Mixing Alcohol, Teens a Crime
A young Wheeling man became the most recent local victim of driving under the influence of alcohol early Saturday, according to the Marshall County Sheriff’s Department. And though a high school student has been charged with driving under the influence in connection with the death, the person or persons just as responsible have not yet been identified.
Marshall County Sheriff Kevin Cecil said the accident occurred after 2 a.m. Saturday on a rural road, when Logan Christman, 18, of Benwood, lost control of his vehicle. It rolled over and a passenger, Kenneth King, 19, of Wheeling, was killed. Christman has been charged with DUI causing death.
It is illegal in West Virginia to furnish alcoholic beverages, including beer, wine and liquor, to those under 21 years of age. Someone apparently provided booze to Christman and perhaps King, in violation of the law.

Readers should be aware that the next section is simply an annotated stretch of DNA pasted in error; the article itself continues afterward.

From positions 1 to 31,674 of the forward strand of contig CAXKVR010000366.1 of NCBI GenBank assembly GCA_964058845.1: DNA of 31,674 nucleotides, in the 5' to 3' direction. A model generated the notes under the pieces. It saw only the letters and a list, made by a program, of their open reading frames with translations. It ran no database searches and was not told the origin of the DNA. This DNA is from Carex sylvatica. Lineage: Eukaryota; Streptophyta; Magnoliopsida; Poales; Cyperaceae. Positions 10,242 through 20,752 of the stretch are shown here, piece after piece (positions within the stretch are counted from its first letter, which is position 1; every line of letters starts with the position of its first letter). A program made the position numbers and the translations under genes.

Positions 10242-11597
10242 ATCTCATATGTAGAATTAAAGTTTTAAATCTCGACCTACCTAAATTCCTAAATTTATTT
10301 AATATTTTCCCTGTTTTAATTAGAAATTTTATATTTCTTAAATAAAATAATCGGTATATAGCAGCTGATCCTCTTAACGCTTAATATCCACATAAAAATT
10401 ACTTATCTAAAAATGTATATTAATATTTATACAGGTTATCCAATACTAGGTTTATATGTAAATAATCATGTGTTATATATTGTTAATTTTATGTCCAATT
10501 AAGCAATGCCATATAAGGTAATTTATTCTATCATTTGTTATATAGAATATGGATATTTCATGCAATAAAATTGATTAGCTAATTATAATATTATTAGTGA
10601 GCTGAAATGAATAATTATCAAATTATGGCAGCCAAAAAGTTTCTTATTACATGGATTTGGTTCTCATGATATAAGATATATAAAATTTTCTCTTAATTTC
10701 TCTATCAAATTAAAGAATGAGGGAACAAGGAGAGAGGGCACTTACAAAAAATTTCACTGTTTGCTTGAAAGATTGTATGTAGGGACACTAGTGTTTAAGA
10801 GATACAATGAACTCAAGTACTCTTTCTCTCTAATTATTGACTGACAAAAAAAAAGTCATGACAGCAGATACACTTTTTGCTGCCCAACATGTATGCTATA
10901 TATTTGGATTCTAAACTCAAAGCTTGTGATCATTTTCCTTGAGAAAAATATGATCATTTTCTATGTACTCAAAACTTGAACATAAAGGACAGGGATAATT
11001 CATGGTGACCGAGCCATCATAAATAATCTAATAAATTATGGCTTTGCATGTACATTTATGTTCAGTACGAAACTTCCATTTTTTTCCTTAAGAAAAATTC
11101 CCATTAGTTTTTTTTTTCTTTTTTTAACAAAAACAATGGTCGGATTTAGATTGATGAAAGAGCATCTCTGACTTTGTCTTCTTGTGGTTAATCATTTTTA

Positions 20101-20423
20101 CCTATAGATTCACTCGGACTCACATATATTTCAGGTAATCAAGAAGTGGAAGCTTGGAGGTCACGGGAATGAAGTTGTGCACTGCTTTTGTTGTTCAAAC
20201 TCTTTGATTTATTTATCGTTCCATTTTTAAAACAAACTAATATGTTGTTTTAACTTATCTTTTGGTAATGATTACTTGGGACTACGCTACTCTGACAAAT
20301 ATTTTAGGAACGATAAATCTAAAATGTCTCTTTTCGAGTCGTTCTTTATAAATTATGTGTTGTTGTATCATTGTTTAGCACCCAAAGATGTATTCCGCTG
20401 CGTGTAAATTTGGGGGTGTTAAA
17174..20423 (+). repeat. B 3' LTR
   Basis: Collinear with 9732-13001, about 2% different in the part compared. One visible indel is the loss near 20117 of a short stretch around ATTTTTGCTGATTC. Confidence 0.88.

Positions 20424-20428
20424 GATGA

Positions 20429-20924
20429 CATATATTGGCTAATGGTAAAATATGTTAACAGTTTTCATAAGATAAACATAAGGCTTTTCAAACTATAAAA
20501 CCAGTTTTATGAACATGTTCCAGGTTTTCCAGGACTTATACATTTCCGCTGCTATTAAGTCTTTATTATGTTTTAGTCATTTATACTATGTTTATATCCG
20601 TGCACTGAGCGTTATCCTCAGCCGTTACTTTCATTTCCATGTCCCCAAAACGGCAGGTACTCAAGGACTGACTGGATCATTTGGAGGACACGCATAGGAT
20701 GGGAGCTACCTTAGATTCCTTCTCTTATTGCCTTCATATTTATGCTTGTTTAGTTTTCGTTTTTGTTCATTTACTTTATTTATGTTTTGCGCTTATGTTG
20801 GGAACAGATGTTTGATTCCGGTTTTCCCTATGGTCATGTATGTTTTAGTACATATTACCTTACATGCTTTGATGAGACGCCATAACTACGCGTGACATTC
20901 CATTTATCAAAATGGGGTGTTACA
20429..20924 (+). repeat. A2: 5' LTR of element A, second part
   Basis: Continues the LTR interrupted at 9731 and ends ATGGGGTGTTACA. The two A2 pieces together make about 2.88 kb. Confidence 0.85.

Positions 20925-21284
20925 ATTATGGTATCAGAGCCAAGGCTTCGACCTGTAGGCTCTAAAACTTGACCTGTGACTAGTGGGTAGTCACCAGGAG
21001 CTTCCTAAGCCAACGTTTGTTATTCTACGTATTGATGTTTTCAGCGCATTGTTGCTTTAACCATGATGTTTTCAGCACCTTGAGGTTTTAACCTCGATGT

Cecil said his department is investigating how the two teenagers obtained alcohol. “There are any number of places they could have gotten it,” he told our reporter.
The sheriff is right about that. It is not difficult at all for minors to obtain alcohol in our area. Too frequently, the beverages adults give or sell to teenagers result in needless injuries or deaths.
Occasionally in such situations, law enforcement agencies are able to learn where teens got their booze. Criminal charges are filed and in many cases, the irresponsible adults are punished with fines and/or jail sentences.
Obviously, the deterrent effect of such action has not been sufficient to convince some adults to think twice before handing immature teenagers a couple of six-packs or a fifth of liquor.
Mixing teenagers with alcohol is a recipe for trouble and, too often, tragedy. Marshall County deputies should make it a top priority to find out who furnished the booze in this case – and come down on that person as hard as the law allows.